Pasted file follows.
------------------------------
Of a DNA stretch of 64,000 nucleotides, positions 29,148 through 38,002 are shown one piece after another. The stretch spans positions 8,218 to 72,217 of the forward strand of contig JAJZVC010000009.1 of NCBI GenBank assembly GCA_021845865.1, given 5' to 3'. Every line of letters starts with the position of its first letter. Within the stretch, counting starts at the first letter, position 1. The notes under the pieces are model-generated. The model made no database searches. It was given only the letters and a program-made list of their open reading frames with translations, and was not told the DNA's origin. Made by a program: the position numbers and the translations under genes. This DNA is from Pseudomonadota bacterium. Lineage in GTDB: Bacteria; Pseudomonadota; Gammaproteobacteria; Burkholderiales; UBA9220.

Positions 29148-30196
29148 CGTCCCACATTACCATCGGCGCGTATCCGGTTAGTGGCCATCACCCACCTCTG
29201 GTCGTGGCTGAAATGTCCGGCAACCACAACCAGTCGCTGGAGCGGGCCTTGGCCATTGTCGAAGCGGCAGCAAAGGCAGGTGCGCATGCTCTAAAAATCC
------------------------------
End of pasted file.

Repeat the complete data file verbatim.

Of a DNA stretch of 64,000 nucleotides, positions 29,148 through 38,002 are shown one piece after another. The stretch spans positions 8,218 to 72,217 of the forward strand of contig JAJZVC010000009.1 of NCBI GenBank assembly GCA_021845865.1, given 5' to 3'. Every line of letters starts with the position of its first letter. Within the stretch, counting starts at the first letter, position 1. The notes under the pieces are model-generated. The model made no database searches. It was given only the letters and a program-made list of their open reading frames with translations, and was not told the DNA's origin. Made by a program: the position numbers and the translations under genes. This DNA is from Pseudomonadota bacterium. Lineage in GTDB: Bacteria; Pseudomonadota; Gammaproteobacteria; Burkholderiales; UBA9220.

Positions 29148-30196
29148 CGTCCCACATTACCATCGGCGCGTATCCGGTTAGTGGCCATCACCCACCTCTG
29201 GTCGTGGCTGAAATGTCCGGCAACCACAACCAGTCGCTGGAGCGGGCCTTGGCCATTGTCGAAGCGGCAGCAAAGGCAGGTGCGCATGCTCTAAAAATCC